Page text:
Mega Doctor News –
By Neiby Rodriguez Rangel
EDINBURG, TEXAS – On a sunny Wednesday afternoon, Daija Coleman took her lunch break to help save a life.
The 20-year-old UTRGV sophomore and student athlete registered as a potential bone marrow donor under the Be The Match® program, and her decision is personal, she said.
“One of my classmates back in high school had leukemia, and he actually passed away from it,” said Coleman, a nursing major and a jumper for the UTRGV Track and Field team.
“The minute I heard about the “Be The Match” drive, I just felt the need to be part of it. I could be helping someone, and seeing my friend going through what he went through encouraged me to do this.”
Coleman was one of 1,196 people who registered to be bone marrow donors under the GenCure Be The Match donor program. UTRGV hosted the Cancer Advocacy Movement for Colleges and Outreach (CAMCO) drives Oct. 4-6 on the Brownsville Campus and Oct. 17-19 on the Edinburg Campus.
“This drive has a lot of impact and is encouraging, because if you’re a match, you can probably help a person with leukemia to get cured and to grow,” Coleman said.
Beth Carrion, a GenCure Be The Match representative, said the CAMCO drives are an annual event in many colleges, and where a variety of student organizations are able to volunteer.
“We get in touch with the school’s student activities, mainly like a Health Occupations Students of America (HOSA), student athletes or any student organization that would be willing to volunteer their time,” Carrion said. “It’s usually a three- to four-day event, and the hope is that we can find matches for cancer patients.”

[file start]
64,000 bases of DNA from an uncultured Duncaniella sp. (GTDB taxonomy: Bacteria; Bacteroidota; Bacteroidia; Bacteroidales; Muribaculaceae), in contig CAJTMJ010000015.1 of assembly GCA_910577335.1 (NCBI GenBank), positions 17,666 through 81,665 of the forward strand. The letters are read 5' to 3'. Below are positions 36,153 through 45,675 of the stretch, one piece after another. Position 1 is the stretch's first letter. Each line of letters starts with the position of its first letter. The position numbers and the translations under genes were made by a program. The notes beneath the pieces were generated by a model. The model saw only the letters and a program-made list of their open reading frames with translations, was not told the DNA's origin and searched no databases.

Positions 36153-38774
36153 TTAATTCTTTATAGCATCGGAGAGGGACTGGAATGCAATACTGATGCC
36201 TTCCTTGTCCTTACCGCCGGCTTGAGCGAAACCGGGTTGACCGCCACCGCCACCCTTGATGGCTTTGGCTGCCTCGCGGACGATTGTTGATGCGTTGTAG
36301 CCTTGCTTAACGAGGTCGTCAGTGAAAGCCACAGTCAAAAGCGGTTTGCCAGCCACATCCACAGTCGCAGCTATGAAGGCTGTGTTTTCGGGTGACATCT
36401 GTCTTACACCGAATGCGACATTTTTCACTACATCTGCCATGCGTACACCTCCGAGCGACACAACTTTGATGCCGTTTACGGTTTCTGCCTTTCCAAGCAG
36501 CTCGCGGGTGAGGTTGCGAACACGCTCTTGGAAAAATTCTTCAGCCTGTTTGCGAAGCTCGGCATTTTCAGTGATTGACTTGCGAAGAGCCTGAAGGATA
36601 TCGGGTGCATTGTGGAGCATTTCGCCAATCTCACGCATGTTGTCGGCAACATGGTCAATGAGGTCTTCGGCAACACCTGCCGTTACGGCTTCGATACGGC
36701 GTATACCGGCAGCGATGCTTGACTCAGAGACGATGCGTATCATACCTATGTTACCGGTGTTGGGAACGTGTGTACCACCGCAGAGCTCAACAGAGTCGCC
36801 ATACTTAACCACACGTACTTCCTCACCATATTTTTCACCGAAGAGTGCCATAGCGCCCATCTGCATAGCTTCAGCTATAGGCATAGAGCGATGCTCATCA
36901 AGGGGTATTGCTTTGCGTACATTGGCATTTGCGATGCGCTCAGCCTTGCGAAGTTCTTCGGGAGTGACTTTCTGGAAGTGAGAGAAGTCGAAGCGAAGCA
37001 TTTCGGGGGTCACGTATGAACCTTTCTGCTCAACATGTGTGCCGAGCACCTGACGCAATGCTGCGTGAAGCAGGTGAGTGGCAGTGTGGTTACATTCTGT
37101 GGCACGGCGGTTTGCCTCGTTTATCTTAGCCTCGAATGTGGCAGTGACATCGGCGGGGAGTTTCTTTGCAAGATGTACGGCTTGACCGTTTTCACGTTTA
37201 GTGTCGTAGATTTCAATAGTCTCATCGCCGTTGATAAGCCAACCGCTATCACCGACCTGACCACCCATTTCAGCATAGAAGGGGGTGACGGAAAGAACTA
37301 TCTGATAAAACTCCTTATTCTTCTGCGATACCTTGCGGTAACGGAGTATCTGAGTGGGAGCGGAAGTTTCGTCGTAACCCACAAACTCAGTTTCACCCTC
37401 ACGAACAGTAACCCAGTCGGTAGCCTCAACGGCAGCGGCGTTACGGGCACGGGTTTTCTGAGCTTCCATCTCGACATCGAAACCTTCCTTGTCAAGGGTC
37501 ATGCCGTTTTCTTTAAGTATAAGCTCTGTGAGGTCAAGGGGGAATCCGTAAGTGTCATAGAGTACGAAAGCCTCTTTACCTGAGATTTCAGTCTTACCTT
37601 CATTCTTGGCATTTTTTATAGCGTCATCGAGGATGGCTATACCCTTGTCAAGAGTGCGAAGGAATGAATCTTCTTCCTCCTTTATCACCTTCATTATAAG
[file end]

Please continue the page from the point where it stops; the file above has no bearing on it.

Adriana Estrada, a marrow recruitment consultant for “Be The Match”, said joining the donor program gives more patients with a blood cancer or disorder a chance to find a match.
“Every donor registered is added to the national marrow donor program, Be The Match, in hopes of one day helping to save a life,” Estrada said.
UTRGV’s legacy institution, UTPA, participated in the “Be The Match” drive for about a decade, and 11 CAMCO donors have come from UTRGV and its legacy institutions, Estrada said.
The registration process is simple, said Zachary De Silva, 22, a UTRGV theater design major who registered as a donor.
“You just write down your information and put cotton swabs in your mouth,” he said.
De Silva said he was hesitant, but then he thought about his family.
“I registered because of my family, and also, to not be selfish. I mean, if I think about myself all the time, I’ll never get anywhere,” he said. “It’s others that matter more than myself. If you are the match for someone, that’s a chance to help someone out.”
Adan Vega, 22, a senior pre-med major at UTRGV, said he had never thought about registering as a bone marrow donor, but learning more about it got him interested.
“There are so many people who need the bone marrow,” Vega said, “and becoming part of this registry is a great help to the community.”
Registration is still open online at Join.bethematch.org/utrgv